–Second, things in the distance are affected by what’s called atmospheric perspective. That means that things far away are more muted (slightly grey-out). This is because there are particles in the air (and maybe even fog), plus human vision is less acute for distance, so it’s going to be softer.

–Third, if you draw something that starts at the bottom of your page, and travels up the page, we ‘read’ it to be moving to the far distance. For example a road, river or a fence will progressively get smaller as it goes up the page. Try it!

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Mr. and Mrs. Robert Andrews, Thomas Gainsborough, c. 1748–1750.

Things get smaller and duller as you go up the page, creating distance.

These are three powerful techniques you can use to create a sense of depth in your work.

Why is depth worth creating? Well, I want you to have as many tools in your tool box so should you want to create distance, you know how. For example, let’s say your character is traveling from a lake to a city. You want the reader to enjoy the travel experience. For example, if you were to draw the lake on one page and the city on another, you miss the opportunity to illustrate the adventure.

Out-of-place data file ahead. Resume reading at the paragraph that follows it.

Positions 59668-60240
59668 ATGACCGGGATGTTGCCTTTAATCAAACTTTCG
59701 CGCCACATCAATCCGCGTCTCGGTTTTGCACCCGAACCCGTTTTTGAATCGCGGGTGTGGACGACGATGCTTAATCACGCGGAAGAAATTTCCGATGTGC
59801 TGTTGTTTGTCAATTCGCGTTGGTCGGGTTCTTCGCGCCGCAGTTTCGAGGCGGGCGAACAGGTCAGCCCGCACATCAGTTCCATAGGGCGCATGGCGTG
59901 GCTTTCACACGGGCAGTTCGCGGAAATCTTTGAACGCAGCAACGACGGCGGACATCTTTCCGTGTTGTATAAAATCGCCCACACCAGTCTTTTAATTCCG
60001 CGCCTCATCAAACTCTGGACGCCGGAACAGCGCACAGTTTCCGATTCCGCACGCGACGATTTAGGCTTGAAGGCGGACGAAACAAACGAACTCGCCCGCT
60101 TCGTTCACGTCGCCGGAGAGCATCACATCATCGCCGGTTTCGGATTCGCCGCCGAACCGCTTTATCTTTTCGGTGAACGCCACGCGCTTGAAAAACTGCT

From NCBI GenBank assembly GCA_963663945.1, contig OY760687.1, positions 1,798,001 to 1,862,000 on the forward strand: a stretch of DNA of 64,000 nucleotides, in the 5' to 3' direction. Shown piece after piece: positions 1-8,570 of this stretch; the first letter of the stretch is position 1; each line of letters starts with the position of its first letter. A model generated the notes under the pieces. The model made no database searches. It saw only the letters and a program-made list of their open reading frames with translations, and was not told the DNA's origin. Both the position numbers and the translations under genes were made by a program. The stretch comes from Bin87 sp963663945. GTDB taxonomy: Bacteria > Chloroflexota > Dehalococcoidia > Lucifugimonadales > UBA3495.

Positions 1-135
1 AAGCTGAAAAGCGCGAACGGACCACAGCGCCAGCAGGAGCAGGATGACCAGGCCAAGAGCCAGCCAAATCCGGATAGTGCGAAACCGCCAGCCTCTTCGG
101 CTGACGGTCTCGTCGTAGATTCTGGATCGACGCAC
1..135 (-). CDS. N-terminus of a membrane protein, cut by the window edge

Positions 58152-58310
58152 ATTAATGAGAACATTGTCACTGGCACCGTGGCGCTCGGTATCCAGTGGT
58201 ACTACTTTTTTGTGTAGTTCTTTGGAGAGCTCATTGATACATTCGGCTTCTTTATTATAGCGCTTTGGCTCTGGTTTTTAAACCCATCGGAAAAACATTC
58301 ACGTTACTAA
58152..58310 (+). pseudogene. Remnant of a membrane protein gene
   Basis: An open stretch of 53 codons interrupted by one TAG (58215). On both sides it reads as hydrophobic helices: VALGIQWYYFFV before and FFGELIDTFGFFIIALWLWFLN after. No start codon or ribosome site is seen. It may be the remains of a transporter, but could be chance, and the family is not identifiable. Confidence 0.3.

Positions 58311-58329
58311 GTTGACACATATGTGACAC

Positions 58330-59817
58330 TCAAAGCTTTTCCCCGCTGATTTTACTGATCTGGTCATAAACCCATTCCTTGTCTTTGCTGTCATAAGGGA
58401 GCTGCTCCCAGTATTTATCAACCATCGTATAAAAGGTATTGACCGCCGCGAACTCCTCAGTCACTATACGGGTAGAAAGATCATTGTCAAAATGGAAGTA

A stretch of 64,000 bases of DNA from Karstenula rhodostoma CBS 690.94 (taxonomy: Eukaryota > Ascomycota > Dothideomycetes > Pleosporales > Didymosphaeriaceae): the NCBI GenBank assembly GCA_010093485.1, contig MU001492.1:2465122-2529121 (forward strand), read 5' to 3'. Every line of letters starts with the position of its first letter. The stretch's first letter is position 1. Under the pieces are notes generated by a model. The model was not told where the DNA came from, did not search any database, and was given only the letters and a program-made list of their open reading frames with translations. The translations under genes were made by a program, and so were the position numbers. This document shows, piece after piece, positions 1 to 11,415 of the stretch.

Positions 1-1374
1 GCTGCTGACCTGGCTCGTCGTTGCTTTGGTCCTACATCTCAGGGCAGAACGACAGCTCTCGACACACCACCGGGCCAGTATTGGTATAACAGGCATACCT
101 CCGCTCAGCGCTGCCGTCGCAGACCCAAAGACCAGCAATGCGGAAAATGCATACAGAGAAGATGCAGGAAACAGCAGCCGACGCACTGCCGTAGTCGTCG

So take some elements of your work from yesterday (or if you’re just joining us, read up on the previous assignments and jump in now).

Share your images on Instagram: Tag us @makeartthatsells and use hashtags #mymatsprep and #matskidbook

If you are enjoying this content, then you will love the Make Art That Sells courses, and in particular, our course Illustrating Children’s Books. Every day for five weeks, you’ll get a ton of awesomeness to help you grow your art. Sign up now! I am eager to help you kick butt as an illustrator and get some fantastic commissions. MATS works!

Lilla’s Tip of the Day: What’s the deal with art trends? Who cares, anyway? You are your own unique mix. Make your own trends. Lead the way. I have never met two people that are the same. Every person I get to know is an amazing and unique constellation of qualities and personal history. And so are you. Be yourself and you will create your own ‘trends’. Better to be yourself and see where that takes you.